BY LINDA RONDEAU
I wish I could be like my friend, Kay. While I’m an I-know-I’m-wrong-and-I’m-ever-so-sorry wimp, Kay is the I’m-right-and-don’t-bother-to-argue-with-me champion.
Nobody dares disagree with Kay unless they want a dressing down like a drill sergeant letting a new recruit know who’s in charge.
That’s what the young trooper discovered when he attempted to give her a citation for going the wrong direction on a one-way street. When I’m pulled over, I put on my best guilty look and surrender my driver’s license before the trooper can say, “How do you do?” I even smile and say, “Thank you,” when I’m handed my summons.
Not Kay who was a community health nurse in the rural county where I used to live. In the late afternoon on the day Officer Nameless decided to intrude into her neatly organized day, Kay had been going non-stop from house to house since the early morning. Things like nature breaks or even careening through the golden arches are rare luxuries for someone of Kay’s profession, even slightly past middle aged nurses. Supposing she had just enough time to gallop to the ladies’ room before her bladder burst wide open, she saw the annoying flashing lights as she bulleted into the county employee parking lot.
The unsuspecting officer tipped his hat, “Do you know why I stopped you, Ma’am?”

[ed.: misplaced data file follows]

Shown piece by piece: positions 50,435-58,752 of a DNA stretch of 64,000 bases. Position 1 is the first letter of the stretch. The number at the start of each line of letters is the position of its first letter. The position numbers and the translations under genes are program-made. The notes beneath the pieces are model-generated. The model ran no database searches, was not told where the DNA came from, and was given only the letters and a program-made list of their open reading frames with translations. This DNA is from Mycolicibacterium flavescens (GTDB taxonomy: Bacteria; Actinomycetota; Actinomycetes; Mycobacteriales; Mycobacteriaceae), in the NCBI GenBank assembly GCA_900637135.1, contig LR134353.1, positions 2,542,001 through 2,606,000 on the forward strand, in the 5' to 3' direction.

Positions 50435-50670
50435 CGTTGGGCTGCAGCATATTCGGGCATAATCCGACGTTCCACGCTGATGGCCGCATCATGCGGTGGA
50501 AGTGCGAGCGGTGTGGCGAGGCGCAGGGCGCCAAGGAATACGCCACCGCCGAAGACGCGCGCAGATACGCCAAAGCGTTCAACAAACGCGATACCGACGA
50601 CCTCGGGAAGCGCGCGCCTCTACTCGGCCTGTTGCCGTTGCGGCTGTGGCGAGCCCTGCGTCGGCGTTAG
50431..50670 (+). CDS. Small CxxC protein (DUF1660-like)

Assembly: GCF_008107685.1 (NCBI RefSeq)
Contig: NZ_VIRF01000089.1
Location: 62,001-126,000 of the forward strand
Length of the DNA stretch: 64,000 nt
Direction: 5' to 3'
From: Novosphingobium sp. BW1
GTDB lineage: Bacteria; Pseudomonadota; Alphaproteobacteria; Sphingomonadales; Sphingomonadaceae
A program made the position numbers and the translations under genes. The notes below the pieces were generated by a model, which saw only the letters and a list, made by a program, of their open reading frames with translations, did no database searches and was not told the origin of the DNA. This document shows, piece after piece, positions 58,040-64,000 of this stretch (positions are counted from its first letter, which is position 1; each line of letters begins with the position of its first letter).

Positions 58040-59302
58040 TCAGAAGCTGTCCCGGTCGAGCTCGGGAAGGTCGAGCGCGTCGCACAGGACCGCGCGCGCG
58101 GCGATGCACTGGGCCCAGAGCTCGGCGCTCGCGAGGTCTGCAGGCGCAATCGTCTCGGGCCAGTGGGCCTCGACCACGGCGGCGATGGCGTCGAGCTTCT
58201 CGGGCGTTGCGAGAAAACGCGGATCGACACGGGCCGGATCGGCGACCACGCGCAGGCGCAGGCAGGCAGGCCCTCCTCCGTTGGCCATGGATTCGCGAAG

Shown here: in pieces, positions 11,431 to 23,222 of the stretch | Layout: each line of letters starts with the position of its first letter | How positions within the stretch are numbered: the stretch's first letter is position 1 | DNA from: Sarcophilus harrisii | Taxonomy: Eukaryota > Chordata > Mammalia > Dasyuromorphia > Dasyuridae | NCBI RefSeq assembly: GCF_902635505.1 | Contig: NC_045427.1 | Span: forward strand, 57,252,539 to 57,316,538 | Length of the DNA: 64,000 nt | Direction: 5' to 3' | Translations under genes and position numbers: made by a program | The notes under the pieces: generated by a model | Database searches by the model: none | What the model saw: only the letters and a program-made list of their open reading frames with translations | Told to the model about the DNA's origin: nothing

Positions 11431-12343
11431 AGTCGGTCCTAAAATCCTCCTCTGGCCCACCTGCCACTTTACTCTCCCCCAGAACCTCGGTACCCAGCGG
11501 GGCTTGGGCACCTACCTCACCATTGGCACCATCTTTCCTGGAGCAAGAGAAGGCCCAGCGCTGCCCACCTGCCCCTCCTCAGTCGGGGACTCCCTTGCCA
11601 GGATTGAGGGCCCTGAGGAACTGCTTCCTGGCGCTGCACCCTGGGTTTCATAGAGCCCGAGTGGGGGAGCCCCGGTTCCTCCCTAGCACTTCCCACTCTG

That was his first mistake. No one calls Kay, “Ma’am” unless you’re under six years of age and even then you had better be irresistibly cute.
“What did you call me?”
He surrendered a quick apology, “I’m sorry, Miss—err—Ms.—“
Kay extricated the young man from his fumble. “No. I don’t know why you stopped me.”
“Well, uh, Ma’am—oops, sorry—you crossed that street from the wrong direction. That’s a one-way street. You can’t cross the intersection from there.”
“Well, that’s just dumb.”
“Yes, Ms. Ray (by then he’d seen her I.D. tag), but it’s still illegal.”
Like most people, I would have stopped arguing at this point. After all, he was the one with a gun.
Kay is not like most people.
“Now you listen to me, young man. I’ve been on the road since eight o’clock this morning. I haven’t had a bite to eat, a potty break, or as much as a cup of coffee. I’m menopausal, and I have to pee. Now, if you want to take the chance, go ahead and write me up.”
Not wanting to harass a caffeine-deprived, half-starved, estrogen-depleted, bladder-blocked frenzied government worker any further, the trooper tipped his hat, “That’s fine, Ms. Ray. You may go—I mean you can—Oh, forget it. Have a nice day!”
Winner of the 2012 Selah Award for best first novel (The Other Side of Darkness/Harbourlight), LINDA RONDEAU, writes for the reader who enjoys a little bit of everything. Her stories of redemption and God’s mercies include romance, suspense, the ethereal, and a little bit of history into the mix, always served with a slice of humor. Walk with her unforgettable characters as they journey paths not unlike our own. After a long career in human services, mother of three and wife of one very patient man, Linda now resides in Florida where she is active in her church and community. Readers may visit her web site at www.lindarondeau.com. Her second book, written under L.W. Rondeau, America II: The Reformation, is a futuristic political thriller and is now available in ebook on Amazon.com and Barnes and Noble.